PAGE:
Belmond-Klemme is in the minority of schools in Iowa offering teacher-led online classes for students during the coronavirus shutdown.

  The Iowa governor mandated a shutdown of all schools March 16, two days after telling the public that schools could stay open. “I can not think of a wilder week in my career,” Superintendent Dan Frazier said at the March 19 school board meeting. After the governor’s pronouncement, administrators, teachers and staff began immediately planning to move classes online.

  Frazier said the Iowa Department of Education has not provided any leadership during the crisis. “They insisted that we can’t grade assignments (that are provided online),” Frazier said. “But this isn’t Sunday school.” For now, B-K has settled on a pass/fail grading system. “We are building this plane as we fly it,” he added.

  The state has also said that districts may have to decide if students should graduate or be promoted to the next grade based on the first three quarters of school work. B-K’s third quarter was set to end Friday, March 20.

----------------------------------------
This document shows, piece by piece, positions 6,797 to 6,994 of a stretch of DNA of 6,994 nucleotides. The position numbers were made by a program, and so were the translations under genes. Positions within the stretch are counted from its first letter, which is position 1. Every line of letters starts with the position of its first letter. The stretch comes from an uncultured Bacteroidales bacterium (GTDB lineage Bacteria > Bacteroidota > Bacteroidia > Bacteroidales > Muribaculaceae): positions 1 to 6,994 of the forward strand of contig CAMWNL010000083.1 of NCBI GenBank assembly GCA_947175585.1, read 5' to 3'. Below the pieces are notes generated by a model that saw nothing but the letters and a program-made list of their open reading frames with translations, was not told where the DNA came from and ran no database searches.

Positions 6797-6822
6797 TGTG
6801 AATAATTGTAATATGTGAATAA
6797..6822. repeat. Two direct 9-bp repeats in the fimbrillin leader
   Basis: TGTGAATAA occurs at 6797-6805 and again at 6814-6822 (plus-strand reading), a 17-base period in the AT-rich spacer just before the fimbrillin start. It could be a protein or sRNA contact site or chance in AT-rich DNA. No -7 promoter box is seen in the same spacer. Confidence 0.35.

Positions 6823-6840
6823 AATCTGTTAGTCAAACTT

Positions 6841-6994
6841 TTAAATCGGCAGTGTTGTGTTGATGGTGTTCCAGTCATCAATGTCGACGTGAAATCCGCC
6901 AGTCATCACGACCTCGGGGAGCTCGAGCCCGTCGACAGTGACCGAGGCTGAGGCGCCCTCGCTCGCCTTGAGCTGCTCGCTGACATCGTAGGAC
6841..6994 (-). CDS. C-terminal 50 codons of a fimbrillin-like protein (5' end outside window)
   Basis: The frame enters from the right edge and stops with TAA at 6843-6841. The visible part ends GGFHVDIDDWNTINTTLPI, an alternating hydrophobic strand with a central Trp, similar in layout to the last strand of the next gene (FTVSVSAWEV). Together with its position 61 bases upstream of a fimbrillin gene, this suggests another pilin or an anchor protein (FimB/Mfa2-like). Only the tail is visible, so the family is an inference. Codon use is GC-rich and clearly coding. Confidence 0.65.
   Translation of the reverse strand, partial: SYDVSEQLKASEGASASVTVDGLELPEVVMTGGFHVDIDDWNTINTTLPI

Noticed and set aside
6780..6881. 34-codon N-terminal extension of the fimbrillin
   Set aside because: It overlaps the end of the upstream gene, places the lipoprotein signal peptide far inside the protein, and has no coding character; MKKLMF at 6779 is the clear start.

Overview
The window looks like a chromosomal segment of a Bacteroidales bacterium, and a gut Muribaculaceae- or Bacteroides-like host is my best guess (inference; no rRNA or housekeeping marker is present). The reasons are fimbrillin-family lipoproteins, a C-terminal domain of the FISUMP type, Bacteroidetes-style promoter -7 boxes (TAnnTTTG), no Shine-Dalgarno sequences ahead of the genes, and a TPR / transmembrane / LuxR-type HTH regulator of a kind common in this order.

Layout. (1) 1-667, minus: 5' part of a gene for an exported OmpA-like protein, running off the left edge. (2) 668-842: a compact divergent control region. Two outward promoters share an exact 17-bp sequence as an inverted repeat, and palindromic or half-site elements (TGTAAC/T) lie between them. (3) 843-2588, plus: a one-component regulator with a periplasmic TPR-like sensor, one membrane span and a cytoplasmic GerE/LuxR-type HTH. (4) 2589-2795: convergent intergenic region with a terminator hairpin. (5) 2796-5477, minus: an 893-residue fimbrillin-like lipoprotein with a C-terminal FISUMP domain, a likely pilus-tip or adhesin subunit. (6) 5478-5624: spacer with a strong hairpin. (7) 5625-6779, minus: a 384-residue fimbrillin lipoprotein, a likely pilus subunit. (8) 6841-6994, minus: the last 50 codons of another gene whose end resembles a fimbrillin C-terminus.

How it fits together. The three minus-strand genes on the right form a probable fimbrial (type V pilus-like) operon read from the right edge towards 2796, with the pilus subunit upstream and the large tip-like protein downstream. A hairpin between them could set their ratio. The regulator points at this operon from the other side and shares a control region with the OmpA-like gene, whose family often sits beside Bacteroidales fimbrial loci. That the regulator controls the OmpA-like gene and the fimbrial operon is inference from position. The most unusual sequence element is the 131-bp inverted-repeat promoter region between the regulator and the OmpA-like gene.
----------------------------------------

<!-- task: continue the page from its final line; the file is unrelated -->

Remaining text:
Some B-K teachers have set up YouTube channels with lessons that students can watch at their convenience. Other teachers have scheduled times that lectures will be delivered online through Google Classroom. Frazier said school can provide “a sense of normalcy” in these times of uncertainty.

  “I want our kids to get everything they can out of the next two months,” Boardmember Gary Berkland said. He was one of four school boardmembers who attended the March 19 meeting over an internet connection. Berkland said the teachers’ efforts to set up online classes “is way above and beyond the call of duty.”

  His sentiments were echoed by both building principals (who were also in attendance by computer). “I have never been so proud of my staff,” Elementary Principal Mark Young said. “The teachers are really stepping up and moving forward with a positive attitude.”

  Greg Fisher, principal at the junior/senior high school, said, “We are doing what is best for the kids and working to provide great opportunities for them.”

  Frazier said that only about 10 percent of Iowa schools are offering online instruction. He said none of the area schools, nor the 50 schools in the Des Moines metro area, have organized such an effort.

  The non-certified staff in the district have also been offered jobs in exchange for remaining on the payroll. Aides have been assigned specific students to help with online work or have been tasked to help with daily food deliveries. “There is a job for everyone,” Frazier said. He added that staff members who chose not to work can use sick days or file for unemployment.